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This is a guide about avoiding unnecessary purchases. When out shopping we are often tempted to buy something not on our list.
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Why is it, that no matter how much money I have, I spend it all? I get a disability check once a month, enough to get by on, but I spend too much every month. No matter whether it is a bank card or cash, if I have it I will spend it.
Yesterday I had to return some food at the grocery store so that I would have enough money for my rent check to be cashed. I spend for a week or two, and then seem to hang suspended, counting the days until my next check. Can anyone else relate to this? What suggestions can you offer?
Derryl from Ontario
Perhaps you could write down all of your expenses for each month. Budget a certain amount for groceries, entertainment, etc and try not to go over those amounts. You could also try putting the money in sealed envelopes; one for each week of the month, label them, and put those aside. I used to work a job that paid once a month. I never could make the money last all month, so I know how hard it is. Good luck!
I know I'm going to sound like a mom, because that's what I am.
Hubby spent a couple of years trying to maintain our former (not luxurious) lifestyle with credit and without financial help from me. His efforts made life more comfortable in the "short run," but eventually the credit accounts got maxed out. We had to cut back, drastically and quickly.
When we went over limit once too many times and my credit card company threatened to raise my rate, we went cold turkey and learned to live without that particular credit card. I can only pay a couple of dollars over the minimum, but I'm finally at the point where that's not such a struggle.
We cut back on our satellite TV package until my provider offered a deal that enabled us to restore the channels we so sorely missed at the same price as without them. Being a bit of a tightwad, I only allowed hubby one new DVD purchase a month, maximum, lol! I also argued him into going with store brands and generics... they're as good as name brands, without the extra cost. I guess you could compare it to Lee or Levi jeans, or good used jeans bought at Goodwill, compared to Jordasche jeans bought at the mall or Macy's. Same function, but what a difference in price!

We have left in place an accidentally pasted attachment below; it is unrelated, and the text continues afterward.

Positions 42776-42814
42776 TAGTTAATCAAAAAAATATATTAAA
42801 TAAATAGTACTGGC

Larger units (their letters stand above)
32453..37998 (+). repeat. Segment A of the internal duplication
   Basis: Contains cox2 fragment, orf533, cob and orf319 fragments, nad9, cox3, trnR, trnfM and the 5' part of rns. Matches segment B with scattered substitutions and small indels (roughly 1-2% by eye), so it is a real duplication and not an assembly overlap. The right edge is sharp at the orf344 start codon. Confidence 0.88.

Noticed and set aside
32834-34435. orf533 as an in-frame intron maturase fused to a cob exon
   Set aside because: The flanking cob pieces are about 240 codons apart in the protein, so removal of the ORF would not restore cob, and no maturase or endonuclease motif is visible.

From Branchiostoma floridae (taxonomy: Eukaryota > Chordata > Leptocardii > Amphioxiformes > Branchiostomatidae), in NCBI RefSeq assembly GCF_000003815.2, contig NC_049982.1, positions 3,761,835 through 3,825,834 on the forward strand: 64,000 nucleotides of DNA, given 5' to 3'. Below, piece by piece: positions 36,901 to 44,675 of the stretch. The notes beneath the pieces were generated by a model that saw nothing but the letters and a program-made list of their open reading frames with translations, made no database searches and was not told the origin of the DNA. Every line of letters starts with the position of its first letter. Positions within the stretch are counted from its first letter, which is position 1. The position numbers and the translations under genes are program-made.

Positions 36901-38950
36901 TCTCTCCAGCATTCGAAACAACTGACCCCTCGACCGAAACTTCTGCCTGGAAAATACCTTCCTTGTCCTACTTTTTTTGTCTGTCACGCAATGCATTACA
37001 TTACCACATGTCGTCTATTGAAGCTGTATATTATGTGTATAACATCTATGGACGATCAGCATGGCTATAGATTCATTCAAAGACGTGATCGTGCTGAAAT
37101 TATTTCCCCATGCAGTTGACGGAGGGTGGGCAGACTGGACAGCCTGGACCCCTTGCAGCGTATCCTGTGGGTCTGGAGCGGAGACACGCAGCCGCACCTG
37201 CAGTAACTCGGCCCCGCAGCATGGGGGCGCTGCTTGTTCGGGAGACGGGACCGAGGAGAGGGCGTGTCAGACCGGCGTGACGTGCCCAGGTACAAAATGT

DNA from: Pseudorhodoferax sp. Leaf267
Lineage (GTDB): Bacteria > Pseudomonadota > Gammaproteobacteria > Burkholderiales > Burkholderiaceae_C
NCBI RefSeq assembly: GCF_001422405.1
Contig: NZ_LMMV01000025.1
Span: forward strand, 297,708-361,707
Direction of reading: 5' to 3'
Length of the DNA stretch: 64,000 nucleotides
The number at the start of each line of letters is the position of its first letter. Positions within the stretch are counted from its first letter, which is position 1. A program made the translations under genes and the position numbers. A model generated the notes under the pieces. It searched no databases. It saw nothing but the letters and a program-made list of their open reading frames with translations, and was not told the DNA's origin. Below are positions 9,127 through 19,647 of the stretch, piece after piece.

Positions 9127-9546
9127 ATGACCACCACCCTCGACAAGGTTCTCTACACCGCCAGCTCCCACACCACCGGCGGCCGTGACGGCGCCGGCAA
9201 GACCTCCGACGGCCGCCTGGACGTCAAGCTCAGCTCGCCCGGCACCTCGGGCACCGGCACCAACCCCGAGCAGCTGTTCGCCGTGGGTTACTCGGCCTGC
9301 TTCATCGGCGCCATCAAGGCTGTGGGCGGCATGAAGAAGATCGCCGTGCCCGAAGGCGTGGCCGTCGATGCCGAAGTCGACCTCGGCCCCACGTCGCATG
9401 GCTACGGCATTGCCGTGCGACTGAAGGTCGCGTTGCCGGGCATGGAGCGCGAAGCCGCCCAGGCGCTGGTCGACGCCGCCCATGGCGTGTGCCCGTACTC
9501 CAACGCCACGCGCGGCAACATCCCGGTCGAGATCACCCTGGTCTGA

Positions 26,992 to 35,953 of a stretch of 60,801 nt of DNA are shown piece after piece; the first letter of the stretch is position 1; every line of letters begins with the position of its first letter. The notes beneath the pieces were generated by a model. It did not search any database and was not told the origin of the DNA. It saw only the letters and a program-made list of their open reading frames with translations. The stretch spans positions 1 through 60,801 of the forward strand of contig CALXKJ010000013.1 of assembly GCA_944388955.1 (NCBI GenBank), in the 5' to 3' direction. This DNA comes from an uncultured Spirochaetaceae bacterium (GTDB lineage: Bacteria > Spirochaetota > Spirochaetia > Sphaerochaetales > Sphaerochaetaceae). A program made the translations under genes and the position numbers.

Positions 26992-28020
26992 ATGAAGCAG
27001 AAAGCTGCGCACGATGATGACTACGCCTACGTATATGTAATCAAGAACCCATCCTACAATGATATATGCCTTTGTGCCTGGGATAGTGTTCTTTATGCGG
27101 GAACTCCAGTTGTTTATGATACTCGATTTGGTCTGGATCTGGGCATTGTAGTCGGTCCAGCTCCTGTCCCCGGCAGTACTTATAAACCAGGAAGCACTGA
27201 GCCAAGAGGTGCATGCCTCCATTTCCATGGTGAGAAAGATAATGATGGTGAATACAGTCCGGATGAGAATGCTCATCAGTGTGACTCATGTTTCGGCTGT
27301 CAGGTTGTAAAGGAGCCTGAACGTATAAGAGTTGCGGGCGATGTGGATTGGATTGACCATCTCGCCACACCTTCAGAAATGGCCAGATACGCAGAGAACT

We also learned to do most of our shopping at the local discount grocery instead of the more expensive chain store. We even learned to economize on dog items: when I learned our former dog food provider could provide their fave food for less - with every 13th bag free - we gladly moved our business away from the national chain.
s has already been suggested, write up a basic monthly budget to track basic expenses. I'm not an expert, but managed to create a simple MS Excel spreadsheet. I included columns for income sources, expenses, and amounts for each, as well as the last date each bill was paid and by what method. I also included amounts for food (groceries and eating out,) insurance, household needs, and vehicle upkeep. I then (with some hints from the help file) created the formulas that totaled each column and included the amount left over afterward, whether plus or minus.
took some doing and a bit of thought, but this gave me an idea where my money was going. I also try to pay what I can with checks or electronically. That's another way I can track and control spending.
If you've done everything you can and are still coming up short, never be too proud to ask for help. Hubby won't go the credit counseling route, but I'm sure they can be a help. Make sure any you go to is accredited, though. If food is a problem, visit food pantries as often as necessary. They don't provide much meat, but what they can give can really take a burden off your grocery budget.
Last but not least, stay away from payday loans like the plague! They're a vicious and counter-productive tool. Only timely financial windfalls enabled us to break the cycle. Now that we're finally on more stable financial footing, I don't intend ever to go back to that method of making ends meet. Sorry for being so long-winded. I hope something I've said helps!
Bottom line for *some* of us is that it's a compulsion/impulsivity issue. That requires counseling, re-learning behaviors, avoiding triggers and having a strong accountability system. If Shopaholics offers that, then it might be a good idea if you don't have a close friend/family member you trust to tell you, "don't do it."
Hubby and I also went through Dave Ramsey's Financial Peace University program, and it has been a real help. Built-in accountability and learning ways to win with money over a few months and going to weekly sessions makes it kind of like a "Stuff Addicts" meeting. =)